The uMgungundlovu District Municipality (UMDM) is one of the eleven district municipalities in KwaZulu-Natal. It is the water service authority (WSA) and water service provider (WSP) to six of its seven local municipalities, namely Richmond, Impendle, Umngeni, Mkhambathini, Mpofana, and Umshwathi.. uMsunduzi Local Municipality is serviced directly by uMngeni Water.
UMDM is the second largest district in the province, with uMDM’s economy contributing nearly 12% to value of goods and services produced in KwaZulu-Natal. Manufacturing remains the second major economic driver, contributing 22% to total gross value added (GVA) in the province, after community services (including government services). Manufacturing activities are driven by aluminium processing, clothing and textiles, and agro-processing (sugar milling, animal feed and leather and footwear production). In recent years, the construction and finance, insurance, real-estate and business services and transport sectors have shown an increasing growth although these sectors are still small.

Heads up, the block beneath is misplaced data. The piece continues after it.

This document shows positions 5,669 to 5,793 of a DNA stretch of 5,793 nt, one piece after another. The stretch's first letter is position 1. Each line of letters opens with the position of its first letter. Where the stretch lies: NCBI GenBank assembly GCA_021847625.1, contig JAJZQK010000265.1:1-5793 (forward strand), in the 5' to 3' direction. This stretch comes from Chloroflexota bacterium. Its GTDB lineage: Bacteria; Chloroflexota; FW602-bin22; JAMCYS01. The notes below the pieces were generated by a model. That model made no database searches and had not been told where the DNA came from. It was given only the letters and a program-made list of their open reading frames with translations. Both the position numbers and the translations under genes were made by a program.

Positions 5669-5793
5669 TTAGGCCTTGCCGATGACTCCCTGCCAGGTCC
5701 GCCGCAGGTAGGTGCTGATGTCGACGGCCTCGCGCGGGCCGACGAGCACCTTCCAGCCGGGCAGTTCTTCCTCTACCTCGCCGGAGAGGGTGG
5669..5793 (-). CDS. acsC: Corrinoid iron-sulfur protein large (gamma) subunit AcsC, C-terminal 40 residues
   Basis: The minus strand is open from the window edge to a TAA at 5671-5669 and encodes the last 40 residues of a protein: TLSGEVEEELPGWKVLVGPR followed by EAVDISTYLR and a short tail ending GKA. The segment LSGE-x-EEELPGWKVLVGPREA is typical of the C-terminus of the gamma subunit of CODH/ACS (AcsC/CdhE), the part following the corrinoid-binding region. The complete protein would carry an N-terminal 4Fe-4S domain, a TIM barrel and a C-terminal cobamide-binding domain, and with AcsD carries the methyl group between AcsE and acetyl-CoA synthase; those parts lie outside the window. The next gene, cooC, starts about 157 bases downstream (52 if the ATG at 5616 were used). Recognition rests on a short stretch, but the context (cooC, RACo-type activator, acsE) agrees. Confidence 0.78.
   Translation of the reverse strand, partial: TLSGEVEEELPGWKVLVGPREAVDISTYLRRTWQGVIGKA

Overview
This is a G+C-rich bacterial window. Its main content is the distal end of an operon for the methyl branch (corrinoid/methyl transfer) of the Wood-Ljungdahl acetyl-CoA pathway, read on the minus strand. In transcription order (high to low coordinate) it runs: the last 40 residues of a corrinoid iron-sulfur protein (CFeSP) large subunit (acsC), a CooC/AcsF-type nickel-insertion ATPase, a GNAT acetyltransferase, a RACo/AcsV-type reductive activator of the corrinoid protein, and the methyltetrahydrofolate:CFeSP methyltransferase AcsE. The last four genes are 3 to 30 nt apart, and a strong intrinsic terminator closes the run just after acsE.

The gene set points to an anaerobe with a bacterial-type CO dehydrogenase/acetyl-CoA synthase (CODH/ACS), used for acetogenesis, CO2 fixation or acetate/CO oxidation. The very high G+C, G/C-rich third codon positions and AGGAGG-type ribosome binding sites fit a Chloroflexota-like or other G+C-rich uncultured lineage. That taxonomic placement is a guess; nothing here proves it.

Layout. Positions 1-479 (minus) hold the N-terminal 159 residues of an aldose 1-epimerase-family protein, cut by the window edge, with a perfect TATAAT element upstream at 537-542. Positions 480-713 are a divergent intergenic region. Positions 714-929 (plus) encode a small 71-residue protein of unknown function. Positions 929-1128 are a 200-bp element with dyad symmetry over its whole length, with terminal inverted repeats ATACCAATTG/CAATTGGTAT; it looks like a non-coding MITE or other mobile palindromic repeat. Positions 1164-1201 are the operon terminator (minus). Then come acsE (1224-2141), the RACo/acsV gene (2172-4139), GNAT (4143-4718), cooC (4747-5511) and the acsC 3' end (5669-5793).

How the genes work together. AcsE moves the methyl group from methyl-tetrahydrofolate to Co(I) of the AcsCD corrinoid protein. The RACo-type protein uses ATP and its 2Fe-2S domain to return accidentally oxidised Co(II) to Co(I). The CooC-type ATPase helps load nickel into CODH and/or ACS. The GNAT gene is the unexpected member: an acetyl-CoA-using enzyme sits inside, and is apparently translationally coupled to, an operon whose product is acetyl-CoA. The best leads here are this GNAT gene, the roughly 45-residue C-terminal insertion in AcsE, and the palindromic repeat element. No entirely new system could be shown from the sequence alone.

The unemployment rate within UMgungundlovu district is estimated at 26%, compared to 22% in the province and 25% country-wide. It has consistently declined from the level of 44.2% as per 2002 estimates. The Human Development Index (HDI) is currently estimated at 0.602, which has shown a continual improvement from the level 0.549 in 2003. Data published by Stats SA in its 2011 census indicates that the UMDM is still faced with some water and sanitation backlogs as follows:
• 9% of the population has no access to potable water although this was an improvement from the 16% backlog as at 2001
• 3% of the population has no form of toilet facilities whatsoever, a substantial improvement from the 6% backlog as at 2001.
Although significant progress had been made between 2001 and 2011 in the reduction of the water and sanitation backlogs, the UMDM had been experiencing a population growth rate of about 1% between 2001 and 2011. The demand for services in the UMDM remained high due to inward migration. In 2012, the UMDM estimated that the water and sanitation backlogs will require about R3.3 billion to eradicate, whereas the annual MIG allocations over the MTEF were about R300 million.
It is in the above context that the UMDM formulated a district-wide water and sanitation infrastructure development programme backed by a council decision to raise external loan funding (with the pledging of its MIG allocations) in order to expedite the eradication of the water and sanitation backlogs.
Following approvals received from National Treasury, the UMDM eventually entered into a loan agreement with the DBSA for R200 million. The DBSA supported the UMDM with project implementation support through the Project Implementation Support Unit (PISU).